|European Case Law Identifier:||ECLI:EP:BA:2001:W000201.20010427|
|Date of decision:||27 April 2001|
|Case number:||W 0002/01|
|Language of proceedings:||EN|
|Download and more information:||
|Title of application:||-|
|Relevant legal provisions:||
|Keywords:||Reasoned statement (no)
Summary of Facts and Submissions
I. International patent application PCT/US... was filed at the USPTO on 5 May 1999, claiming the priority of an earlier national application.
II. On 3 March 2000 the European Patent Office, in its capacity as International Preliminary Examination Authority (IPEA), invited the applicants to restrict the claims or pay additional fees in accordance with Article 34(3)(a) PCT and Rule 68.2 PCT.
III. In its invitation the IPEA argued that various prior art documents, of which only US-A-... was discussed in detail, completely disclosed the subject-matter of independent claim 1. It was then argued that independent claim 26 comprised all the steps recited in claim 1; since these steps were all known there was no common inventive feature and claims 1 and 26 were not linked by a common inventive concept. The IPEA also held that claims 31 and 33 were not linked to any other independent claim by a common inventive concept.
IV. The appellant paid the additional fees under protest in accordance with Rule 68.3(c) PCT. The protest was in the form of a fax, received on 31 March 2000, including a cover sheet stating that three pages were being sent, a single-page letter bearing the same date, informing the IPEA of the payment of three additional search fees and stating that these fees were being paid under protest, and a sub-authorisation. other than formal matters the letter only included the following sentence:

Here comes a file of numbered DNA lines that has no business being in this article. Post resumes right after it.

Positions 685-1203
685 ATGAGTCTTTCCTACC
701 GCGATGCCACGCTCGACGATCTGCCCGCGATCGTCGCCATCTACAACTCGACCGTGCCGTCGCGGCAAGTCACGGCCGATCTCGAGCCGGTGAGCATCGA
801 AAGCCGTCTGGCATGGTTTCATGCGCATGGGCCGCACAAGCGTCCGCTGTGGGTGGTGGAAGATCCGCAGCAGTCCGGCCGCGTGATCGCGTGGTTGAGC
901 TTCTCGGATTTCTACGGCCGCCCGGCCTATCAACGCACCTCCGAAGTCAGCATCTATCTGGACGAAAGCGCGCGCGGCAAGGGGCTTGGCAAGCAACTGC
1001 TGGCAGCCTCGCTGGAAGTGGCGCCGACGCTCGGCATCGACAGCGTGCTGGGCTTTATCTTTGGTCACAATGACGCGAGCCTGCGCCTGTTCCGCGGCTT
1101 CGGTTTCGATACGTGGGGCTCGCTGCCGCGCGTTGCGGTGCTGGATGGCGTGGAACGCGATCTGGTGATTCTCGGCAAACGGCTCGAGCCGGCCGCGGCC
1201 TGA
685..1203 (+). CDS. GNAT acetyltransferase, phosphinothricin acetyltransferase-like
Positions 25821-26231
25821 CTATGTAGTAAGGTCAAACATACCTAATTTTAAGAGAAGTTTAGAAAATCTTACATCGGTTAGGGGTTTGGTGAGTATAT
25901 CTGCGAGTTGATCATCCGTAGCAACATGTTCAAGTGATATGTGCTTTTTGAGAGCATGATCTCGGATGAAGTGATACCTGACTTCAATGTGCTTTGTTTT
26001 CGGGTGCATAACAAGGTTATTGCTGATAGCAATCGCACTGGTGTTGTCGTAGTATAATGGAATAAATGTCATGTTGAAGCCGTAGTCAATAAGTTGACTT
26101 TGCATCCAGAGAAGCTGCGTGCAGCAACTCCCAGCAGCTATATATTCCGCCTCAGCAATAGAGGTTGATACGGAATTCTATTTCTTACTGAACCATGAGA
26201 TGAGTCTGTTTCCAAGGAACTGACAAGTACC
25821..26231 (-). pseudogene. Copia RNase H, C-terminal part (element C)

"This fee is being paid under protest for it is Applicant's contention that unity isn't lacking"
No further reasoning was received either within the 1-month time limit set by the IPEA or subsequently.
Reasons for the Decision
1. Rule 68.3(c) PCT states that an applicant may pay an additional search fee under protest, that is, accompanied by a reasoned statement to the effect that the international application complies with the requirement of unity of invention or that the amount of the required additional fee is excessive.
2. As noted at point IV above, in the present case the protest consists of the single sentence that the applicant contends that there is no lack of unity. This is a mere assertion and cannot be described as a reasoned statement within the sense of Rule 68.3(c) PCT; the established case-law requires that such a statement must give reasons as to why the IPEA is wrong as to unity of invention or why the search fees are excessive.
3. The Board therefore concludes that there is no reasoned statement. Accordingly, the protest must be rejected as inadmissible.
For these reasons it is decided that:
The protest under Rule 68.3(c) PCT is rejected as inadmissible.